The Great Resignation

by Gertraud Eregger in — January 2022
When we first heard about the current workplace phenomenon ‘The Great Resignation’ or ‘Big Quit’ in the USA, we immediately had the picture of the Big Migration in Kenya in mind. Millions of wild beasts cross countries each summer and the movement is triggered by the dry season. In search of water and food, large amounts of animals start migrating to promising lands and exactly know where they need to go.
Foto big migration kenya 1

So, when we take this picture of millions of crossing wild beasts in our mind and see millions of employees resigning the corporate world and cross over to either another organization or consider corporate exit scenarios, what drives them to quit?

The Great Resignation, refers to a total of 4 million US Americans quitting their jobs in July 2021 and since then the numbers of employees leaving their jobs stayed very high. The country also faced a record high of open jobs of 10.9 million vacancies at the end of July. A recent article published by the Harvard Business Review asks the question what drives the current phenomenon.

As the article shares, the majority of employees leaving their roles had been at mid-level between 30 and 45 years old. Industries as the IT and the health care sector faced highest resignation rates. The current pandemic has also been seen as a breaking point for many employees re-shaping their goals of work and life. 2020 had been dominated by instant home office shifts and the highest level of uncertainty, and very complex scenarios of integrating private and corporate responsibilities at home. In 2021, we saw that markets flourished again, and organizations found their way again to push through the ‘new norm’ and ongoing pressured markets.

The Dry Season for Employees

When we do see the numbers of millions of employees quitting their current roles, we immediately ask, what are they looking for? What did they miss within their organization? Where do they migrate to?

As reasons to quit your job are different and personal, we do see trends and ongoing themes in the last year coming up over and over again in interviews. At the core, we hear statements as ‘missing purpose, impact and vision’ within the organization. We hear and know that pressure to deliver got mixed with very shaken markets, and employees are asked to combine uncertainty at the workplace with uncertainty of lockdown scenarios impacting family responsibilities.

The pandemic had been a crash test for the strategy and value-world of organizations. The space and cuts created at the early stages of the pandemic, set the stage for the rising pressure and upwards trends in 2021. Among personal reasons, employees were looking for…

  • A strong set of corporate values and leadership as well as a common understanding of the vision of the company going forward vs. short term approaches and very high uncertainty of month after month
  • Close communication to employees during all stages of the pandemic. The importance of feeling seen and heard and valued, especially when the last months incorporated a high level of pressure and deliverables.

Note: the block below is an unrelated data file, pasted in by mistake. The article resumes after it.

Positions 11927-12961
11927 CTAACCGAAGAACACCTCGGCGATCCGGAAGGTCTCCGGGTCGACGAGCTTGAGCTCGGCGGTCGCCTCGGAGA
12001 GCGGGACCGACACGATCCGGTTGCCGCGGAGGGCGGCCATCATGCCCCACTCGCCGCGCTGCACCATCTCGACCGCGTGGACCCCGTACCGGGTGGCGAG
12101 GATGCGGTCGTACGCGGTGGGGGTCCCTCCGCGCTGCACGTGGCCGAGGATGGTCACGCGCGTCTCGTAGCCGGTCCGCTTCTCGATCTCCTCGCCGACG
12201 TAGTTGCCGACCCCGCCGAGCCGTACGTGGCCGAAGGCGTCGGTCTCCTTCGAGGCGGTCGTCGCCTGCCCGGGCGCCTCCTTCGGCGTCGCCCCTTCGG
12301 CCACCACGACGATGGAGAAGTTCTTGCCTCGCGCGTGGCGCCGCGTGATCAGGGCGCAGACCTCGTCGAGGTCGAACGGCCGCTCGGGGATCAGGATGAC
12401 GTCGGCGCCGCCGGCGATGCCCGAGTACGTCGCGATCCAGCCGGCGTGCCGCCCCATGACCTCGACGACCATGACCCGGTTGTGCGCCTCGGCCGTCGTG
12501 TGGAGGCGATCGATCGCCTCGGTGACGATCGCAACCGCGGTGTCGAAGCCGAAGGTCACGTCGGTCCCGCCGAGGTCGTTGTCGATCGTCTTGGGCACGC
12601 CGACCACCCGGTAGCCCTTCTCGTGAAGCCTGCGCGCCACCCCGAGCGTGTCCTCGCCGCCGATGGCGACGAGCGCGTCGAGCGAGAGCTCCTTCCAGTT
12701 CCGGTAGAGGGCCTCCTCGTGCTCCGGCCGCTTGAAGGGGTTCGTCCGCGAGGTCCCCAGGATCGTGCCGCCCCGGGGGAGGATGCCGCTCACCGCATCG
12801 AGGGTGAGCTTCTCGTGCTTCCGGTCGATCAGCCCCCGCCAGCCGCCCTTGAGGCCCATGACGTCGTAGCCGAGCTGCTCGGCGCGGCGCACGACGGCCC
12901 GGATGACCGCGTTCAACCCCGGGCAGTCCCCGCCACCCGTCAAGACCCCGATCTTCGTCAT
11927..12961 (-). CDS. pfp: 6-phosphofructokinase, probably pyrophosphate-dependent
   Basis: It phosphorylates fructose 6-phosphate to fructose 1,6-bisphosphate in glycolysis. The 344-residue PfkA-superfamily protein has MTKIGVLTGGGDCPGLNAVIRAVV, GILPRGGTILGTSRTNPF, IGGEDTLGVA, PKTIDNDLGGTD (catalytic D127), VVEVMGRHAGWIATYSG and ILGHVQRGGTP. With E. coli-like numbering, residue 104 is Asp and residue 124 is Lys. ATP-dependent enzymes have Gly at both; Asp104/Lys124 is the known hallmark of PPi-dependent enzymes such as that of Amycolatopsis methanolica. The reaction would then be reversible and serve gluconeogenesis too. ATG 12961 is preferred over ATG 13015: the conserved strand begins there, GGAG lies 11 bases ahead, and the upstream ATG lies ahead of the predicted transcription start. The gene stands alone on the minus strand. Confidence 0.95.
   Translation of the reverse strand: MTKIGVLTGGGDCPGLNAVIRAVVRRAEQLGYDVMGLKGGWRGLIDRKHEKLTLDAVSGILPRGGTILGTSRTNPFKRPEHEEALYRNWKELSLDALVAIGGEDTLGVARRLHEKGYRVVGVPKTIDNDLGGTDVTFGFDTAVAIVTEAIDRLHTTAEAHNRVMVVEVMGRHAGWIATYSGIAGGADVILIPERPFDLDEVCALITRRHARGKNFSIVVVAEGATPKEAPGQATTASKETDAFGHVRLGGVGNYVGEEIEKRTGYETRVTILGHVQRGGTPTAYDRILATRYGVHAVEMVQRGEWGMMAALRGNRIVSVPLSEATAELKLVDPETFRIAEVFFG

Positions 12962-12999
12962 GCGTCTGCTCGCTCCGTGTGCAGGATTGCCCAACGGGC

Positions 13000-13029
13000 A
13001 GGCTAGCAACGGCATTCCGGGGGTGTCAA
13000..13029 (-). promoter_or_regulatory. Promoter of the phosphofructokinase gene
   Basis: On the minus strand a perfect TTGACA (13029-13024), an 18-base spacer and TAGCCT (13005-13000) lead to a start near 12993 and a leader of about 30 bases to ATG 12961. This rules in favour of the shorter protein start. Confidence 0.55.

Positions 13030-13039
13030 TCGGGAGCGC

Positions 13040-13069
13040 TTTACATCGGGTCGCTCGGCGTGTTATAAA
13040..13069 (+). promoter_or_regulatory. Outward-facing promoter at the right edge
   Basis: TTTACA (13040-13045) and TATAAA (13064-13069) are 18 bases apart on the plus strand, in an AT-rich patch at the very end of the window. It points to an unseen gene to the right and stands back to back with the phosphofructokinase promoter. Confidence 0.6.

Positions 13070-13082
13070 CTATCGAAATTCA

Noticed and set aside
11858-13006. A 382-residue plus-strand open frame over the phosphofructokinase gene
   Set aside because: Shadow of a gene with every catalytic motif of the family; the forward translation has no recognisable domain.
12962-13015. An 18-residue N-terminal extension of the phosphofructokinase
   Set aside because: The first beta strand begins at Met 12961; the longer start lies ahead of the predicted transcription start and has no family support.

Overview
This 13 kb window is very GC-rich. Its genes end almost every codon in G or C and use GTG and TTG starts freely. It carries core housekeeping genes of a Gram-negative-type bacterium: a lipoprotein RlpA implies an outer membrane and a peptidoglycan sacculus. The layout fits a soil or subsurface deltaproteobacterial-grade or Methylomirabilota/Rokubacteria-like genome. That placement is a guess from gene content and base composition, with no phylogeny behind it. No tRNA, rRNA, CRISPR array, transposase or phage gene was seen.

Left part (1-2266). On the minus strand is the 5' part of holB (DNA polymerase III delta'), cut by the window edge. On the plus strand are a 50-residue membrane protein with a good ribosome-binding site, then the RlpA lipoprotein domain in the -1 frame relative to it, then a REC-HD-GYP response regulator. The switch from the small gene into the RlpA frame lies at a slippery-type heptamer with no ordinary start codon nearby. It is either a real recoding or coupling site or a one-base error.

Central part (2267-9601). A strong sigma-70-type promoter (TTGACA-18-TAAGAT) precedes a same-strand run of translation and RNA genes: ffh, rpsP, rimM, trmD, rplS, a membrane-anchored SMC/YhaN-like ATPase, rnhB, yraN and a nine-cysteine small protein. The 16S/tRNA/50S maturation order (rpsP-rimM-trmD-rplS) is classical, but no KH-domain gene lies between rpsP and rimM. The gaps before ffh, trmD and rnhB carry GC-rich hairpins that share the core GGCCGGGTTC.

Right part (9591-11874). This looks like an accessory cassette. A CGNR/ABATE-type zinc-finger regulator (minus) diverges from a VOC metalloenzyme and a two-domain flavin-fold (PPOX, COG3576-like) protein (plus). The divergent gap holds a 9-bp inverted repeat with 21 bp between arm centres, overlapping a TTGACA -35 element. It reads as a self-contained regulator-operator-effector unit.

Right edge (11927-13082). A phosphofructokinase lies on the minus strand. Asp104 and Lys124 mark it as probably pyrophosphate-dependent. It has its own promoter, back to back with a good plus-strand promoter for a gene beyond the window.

• Flexibility and open-ness to discuss workplace scenarios
  • Impact of work to the community and contributing to a larger purpose.

The Dry Season for Organizations

Organizations had been experiencing the most challenging times in centuries during the last two years. Juggling daily complex operations while working on a solid long-term strategy that endures pandemics and other global challenges took all energy.

The Great Resignation might serve as a wake-up call for many organizations to re-assess their attractivity as employer and explore strategies to connect with their key talent and workforce.

Here are some steps when starting to look deeper into your most important resource – your people:

  • Analyze your retention and turnover rates and reasons. While you might hear shallow answers when an employee is leaving, you need to create trust in your communication culture, so you truly understand why employees are leaving your ship.
  • See trends and themes among your leaving employees and create a long-term strategy combined with immediate actions to address them
  • Go deep and ask for the story behind the story while employees are leaving you and who stays and believes in your mission
  • Inspire to even create your offboarding in a personal and trusted way so you create ambassadors when someone leaves the ship. Read more on how to create an offboarding strategy in this Talentor article.
  • Do your strategic homework. No shortcuts on working on your strategy, your purpose and corporate values are allowed in those volatile times. How you lead, communicate, work and create value is the most important resource for your people to stay and work with you.

We’ve also asked Talentor Partners around the world on their experience and insights of what is happening right now in the markets. Stay tuned, and read about the findings of our partners in the next blog post coming up.